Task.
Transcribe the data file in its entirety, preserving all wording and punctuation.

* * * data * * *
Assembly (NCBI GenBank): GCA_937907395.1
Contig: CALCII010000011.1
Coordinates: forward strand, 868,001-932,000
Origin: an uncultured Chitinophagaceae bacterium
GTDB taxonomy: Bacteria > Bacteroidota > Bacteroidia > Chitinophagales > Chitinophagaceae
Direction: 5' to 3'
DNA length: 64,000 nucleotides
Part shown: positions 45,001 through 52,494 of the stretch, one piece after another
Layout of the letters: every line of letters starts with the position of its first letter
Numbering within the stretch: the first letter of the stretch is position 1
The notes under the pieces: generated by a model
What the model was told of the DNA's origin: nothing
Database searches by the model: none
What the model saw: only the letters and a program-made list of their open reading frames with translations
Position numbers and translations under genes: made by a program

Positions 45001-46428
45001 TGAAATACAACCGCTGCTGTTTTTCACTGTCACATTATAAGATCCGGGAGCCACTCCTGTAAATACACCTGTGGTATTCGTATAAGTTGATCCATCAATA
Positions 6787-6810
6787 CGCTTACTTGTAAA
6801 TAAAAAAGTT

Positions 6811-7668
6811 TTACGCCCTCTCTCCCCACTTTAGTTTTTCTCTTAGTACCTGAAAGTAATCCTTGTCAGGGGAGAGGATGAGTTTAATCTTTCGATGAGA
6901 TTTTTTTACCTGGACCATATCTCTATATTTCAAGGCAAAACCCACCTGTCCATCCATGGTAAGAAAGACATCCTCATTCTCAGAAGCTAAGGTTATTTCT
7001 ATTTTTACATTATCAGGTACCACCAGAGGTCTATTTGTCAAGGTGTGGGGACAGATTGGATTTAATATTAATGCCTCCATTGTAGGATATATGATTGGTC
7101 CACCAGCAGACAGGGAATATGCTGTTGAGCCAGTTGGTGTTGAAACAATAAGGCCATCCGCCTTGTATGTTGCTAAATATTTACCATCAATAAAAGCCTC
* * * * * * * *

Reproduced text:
Assembly (NCBI GenBank): GCA_937907395.1
Contig: CALCII010000011.1
Coordinates: forward strand, 868,001-932,000
Origin: an uncultured Chitinophagaceae bacterium
GTDB taxonomy: Bacteria > Bacteroidota > Bacteroidia > Chitinophagales > Chitinophagaceae
Direction: 5' to 3'
DNA length: 64,000 nucleotides
Part shown: positions 45,001 through 52,494 of the stretch, one piece after another
Layout of the letters: every line of letters starts with the position of its first letter
Numbering within the stretch: the first letter of the stretch is position 1
The notes under the pieces: generated by a model
What the model was told of the DNA's origin: nothing
Database searches by the model: none
What the model saw: only the letters and a program-made list of their open reading frames with translations
Position numbers and translations under genes: made by a program

Positions 45001-46428
45001 TGAAATACAACCGCTGCTGTTTTTCACTGTCACATTATAAGATCCGGGAGCCACTCCTGTAAATACACCTGTGGTATTCGTATAAGTTGATCCATCAATA
Positions 6787-6810
6787 CGCTTACTTGTAAA
6801 TAAAAAAGTT

Positions 6811-7668
6811 TTACGCCCTCTCTCCCCACTTTAGTTTTTCTCTTAGTACCTGAAAGTAATCCTTGTCAGGGGAGAGGATGAGTTTAATCTTTCGATGAGA
6901 TTTTTTTACCTGGACCATATCTCTATATTTCAAGGCAAAACCCACCTGTCCATCCATGGTAAGAAAGACATCCTCATTCTCAGAAGCTAAGGTTATTTCT
7001 ATTTTTACATTATCAGGTACCACCAGAGGTCTATTTGTCAAGGTGTGGGGACAGATTGGATTTAATATTAATGCCTCCATTGTAGGATATATGATTGGTC
7101 CACCAGCAGACAGGGAATATGCTGTTGAGCCAGTTGGTGTTGAAACAATAAGGCCATCCGCCTTGTATGTTGCTAAATATTTACCATCAATAAAAGCCTC